Lebanese defiant after drone strikes, Israelis near border unfazed
BEIRUT/JERUSALEM (Reuters) - Lebanese farmers and residents of Beirut suburbs hit by drones at the weekend vowed on Monday to stand their ground in the event of any Israeli attack, amid heightened tensions between the Iran-backed Hezbollah movement and Israel.
Two drones crashed on Sunday in Beirut's southern suburbs, which are dominated by the heavily armed Hezbollah, prompting the group to warn Israeli soldiers at the border to await a response. President Michel Aoun on Monday likened the drone strikes to "a declaration of war".
Although Israel has not claimed responsibility for the Beirut attack, Hezbollah leader Sayyed Hassan Nasrallah described it as the first Israeli attack inside Lebanon since a one-month war his movement fought with Israel in 2006.
Workers harvesting okra near the border with Israel in southern Lebanon struck a defiant tone on Monday.
"Those who attack us, we are standing ready waiting for them," said Abou Jamil, a sesame seeds farmer.
Hassan Chalhoub, whose balcony in the Lebanese village of Kfarkila overlooks the border, said he was confident that Hezbollah was stronger than before and would protect the south.
"Times have changed," he said.
The building of a Hezbollah media centre in the southern Beirut suburb of Dahyeh had its glass windows blown out by one of the two drones when it exploded.
Mohamad Sarawan, who runs a barbershop next to that building, said he had not left his home in the 2006 war and he would also not "run away now".
His customer Firas Darwiche said he would also stay put. "At the end of the day... we die with our heads held high."
The Dahyeh suburb was left in ruins after the 2006 war, in which 1,200 Lebanese, mostly civilians, and 158 Israelis, mostly soldiers, were killed.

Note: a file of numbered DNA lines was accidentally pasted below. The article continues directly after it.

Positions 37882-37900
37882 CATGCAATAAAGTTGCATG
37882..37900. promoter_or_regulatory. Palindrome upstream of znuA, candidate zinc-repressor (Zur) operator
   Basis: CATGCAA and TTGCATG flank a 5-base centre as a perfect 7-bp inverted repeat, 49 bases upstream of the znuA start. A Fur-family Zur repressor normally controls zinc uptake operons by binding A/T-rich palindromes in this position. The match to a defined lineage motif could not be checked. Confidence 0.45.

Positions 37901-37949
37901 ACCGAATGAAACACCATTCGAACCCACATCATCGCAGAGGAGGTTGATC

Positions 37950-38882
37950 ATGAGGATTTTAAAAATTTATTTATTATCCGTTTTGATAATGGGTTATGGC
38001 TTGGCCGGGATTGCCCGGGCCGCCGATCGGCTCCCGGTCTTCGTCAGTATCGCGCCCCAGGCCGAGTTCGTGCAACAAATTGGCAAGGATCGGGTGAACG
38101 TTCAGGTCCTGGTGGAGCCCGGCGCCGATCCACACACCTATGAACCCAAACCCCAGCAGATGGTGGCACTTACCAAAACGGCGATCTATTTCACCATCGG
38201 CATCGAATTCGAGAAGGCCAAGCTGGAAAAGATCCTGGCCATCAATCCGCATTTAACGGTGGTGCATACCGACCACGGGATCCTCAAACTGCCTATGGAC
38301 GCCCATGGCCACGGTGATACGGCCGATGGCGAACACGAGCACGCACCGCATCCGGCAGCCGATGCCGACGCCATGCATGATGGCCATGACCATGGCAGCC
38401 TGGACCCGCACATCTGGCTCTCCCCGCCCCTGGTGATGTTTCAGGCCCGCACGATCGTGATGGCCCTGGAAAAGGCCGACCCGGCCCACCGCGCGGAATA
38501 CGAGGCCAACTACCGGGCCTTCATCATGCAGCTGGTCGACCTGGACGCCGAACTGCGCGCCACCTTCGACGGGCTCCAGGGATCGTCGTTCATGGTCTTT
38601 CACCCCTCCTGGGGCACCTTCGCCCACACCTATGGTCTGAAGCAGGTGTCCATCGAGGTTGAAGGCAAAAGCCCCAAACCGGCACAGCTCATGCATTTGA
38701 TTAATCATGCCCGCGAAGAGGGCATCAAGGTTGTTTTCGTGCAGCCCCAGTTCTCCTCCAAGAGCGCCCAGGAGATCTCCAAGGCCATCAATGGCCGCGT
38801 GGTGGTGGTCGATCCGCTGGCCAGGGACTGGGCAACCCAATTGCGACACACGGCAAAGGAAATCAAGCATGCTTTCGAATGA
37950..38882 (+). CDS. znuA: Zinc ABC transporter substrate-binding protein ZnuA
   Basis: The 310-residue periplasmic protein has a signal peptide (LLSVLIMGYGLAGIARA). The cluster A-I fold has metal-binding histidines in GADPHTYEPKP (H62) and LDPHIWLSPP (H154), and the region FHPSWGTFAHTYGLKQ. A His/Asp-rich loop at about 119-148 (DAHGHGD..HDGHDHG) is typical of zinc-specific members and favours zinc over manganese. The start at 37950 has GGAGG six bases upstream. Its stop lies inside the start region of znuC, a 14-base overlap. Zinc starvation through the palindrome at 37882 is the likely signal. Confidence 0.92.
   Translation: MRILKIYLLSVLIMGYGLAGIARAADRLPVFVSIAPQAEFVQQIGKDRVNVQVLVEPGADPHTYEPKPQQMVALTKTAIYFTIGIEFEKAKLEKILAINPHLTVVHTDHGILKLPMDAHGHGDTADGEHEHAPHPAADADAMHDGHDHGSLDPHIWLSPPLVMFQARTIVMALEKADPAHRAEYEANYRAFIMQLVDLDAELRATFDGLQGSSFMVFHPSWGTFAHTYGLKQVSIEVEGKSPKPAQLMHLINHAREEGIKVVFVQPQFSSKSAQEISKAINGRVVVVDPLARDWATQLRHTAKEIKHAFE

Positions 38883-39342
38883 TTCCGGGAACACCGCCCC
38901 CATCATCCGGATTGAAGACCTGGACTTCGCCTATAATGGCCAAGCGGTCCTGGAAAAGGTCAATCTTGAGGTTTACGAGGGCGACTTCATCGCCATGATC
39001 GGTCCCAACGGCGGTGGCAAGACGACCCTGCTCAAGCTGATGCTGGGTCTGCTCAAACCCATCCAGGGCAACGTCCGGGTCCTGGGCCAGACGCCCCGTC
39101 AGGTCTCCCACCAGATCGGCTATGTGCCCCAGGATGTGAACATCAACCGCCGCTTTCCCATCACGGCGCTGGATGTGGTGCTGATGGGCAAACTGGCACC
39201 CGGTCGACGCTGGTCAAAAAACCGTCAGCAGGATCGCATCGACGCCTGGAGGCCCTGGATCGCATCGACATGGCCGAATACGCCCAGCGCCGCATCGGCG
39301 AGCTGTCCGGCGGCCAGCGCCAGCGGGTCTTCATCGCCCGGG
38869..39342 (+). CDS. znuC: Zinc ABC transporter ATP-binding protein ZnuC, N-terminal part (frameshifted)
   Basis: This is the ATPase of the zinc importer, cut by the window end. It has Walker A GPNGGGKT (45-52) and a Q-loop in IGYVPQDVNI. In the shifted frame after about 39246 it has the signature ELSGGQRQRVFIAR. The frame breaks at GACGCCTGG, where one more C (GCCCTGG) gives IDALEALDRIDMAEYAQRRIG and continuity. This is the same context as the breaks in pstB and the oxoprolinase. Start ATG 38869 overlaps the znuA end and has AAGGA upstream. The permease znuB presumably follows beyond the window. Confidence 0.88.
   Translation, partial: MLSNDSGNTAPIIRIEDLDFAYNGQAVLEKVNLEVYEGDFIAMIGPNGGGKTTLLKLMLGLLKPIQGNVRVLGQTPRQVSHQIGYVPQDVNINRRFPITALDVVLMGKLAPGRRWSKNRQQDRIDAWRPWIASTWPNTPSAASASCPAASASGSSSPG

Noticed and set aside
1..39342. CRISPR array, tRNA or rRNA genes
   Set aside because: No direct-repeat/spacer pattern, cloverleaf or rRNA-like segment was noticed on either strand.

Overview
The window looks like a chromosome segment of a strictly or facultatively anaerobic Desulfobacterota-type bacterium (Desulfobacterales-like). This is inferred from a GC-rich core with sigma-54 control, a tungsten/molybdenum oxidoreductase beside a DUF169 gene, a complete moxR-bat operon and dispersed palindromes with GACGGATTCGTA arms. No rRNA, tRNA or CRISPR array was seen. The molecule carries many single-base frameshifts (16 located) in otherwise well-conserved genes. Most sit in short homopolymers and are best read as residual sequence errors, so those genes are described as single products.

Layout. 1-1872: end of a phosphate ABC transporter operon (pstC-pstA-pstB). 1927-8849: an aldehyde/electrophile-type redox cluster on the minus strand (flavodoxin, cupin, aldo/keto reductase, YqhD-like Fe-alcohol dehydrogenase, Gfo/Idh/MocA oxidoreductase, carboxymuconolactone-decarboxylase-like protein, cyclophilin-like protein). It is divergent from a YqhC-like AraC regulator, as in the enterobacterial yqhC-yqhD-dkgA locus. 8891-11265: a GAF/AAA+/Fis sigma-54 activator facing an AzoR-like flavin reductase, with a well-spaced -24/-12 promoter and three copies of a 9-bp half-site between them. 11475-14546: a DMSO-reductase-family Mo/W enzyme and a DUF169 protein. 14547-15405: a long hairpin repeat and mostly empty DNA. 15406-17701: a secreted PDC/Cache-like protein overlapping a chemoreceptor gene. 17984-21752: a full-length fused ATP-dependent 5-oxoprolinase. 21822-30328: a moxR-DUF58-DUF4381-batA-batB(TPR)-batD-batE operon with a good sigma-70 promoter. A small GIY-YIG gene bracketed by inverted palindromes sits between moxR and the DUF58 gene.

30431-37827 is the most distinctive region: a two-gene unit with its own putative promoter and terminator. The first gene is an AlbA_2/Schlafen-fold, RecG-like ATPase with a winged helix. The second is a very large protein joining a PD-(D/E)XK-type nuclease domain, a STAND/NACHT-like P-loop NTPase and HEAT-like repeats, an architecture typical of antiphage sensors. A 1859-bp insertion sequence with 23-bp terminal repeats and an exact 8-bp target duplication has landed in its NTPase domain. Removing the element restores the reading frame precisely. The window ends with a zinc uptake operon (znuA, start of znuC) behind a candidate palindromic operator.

ISRAELI RESIDENTS UNFAZED
U.N. peacekeepers patrolled the streets in armoured vehicles near the border in Lebanon on Monday as usual, and residents said Israeli jets cruised over the border towns.
Israel's military said its northern command, responsible for the borders with Syria and Lebanon, was on elevated alert.
A Reuters camerman in the Israeli-occupied Golan Heights saw a fresh deployment of Israeli artillery as well as the usual armoured forces, including tanks, that are stationed in the north and guard the frontier lines, with soldiers preparing shells and other equipment.
While soldiers remained vigilant on the Golan Heights, Israeli holidaymakers went rafting down a stream on the plateau where Israel and Syria fought wars in 1967 and 1973. No special alert has been declared for civilian communities in the north.
"I don't really feel the (tension) here in the border. We live normally, we have fun, we go to the river," said Oz Shachari, 25, a baker in the northern town of Kiryat Shmona.
Yaniv Elhadif, 44, said he lived near the border fence and had got used to bouts of tension: "We are not afraid, we are aware. They're constantly provoking us... So we're always with one ear and one eye open."
(Reporting by Ellen Francis, Issam Abdallah, and Imad Creidi in Beirut, Karamallah Daher in south Lebanon, Jeffrey Heller in Jerusalem and Rami Amichay in Kiryat Shmona; Editing by Gareth Jones)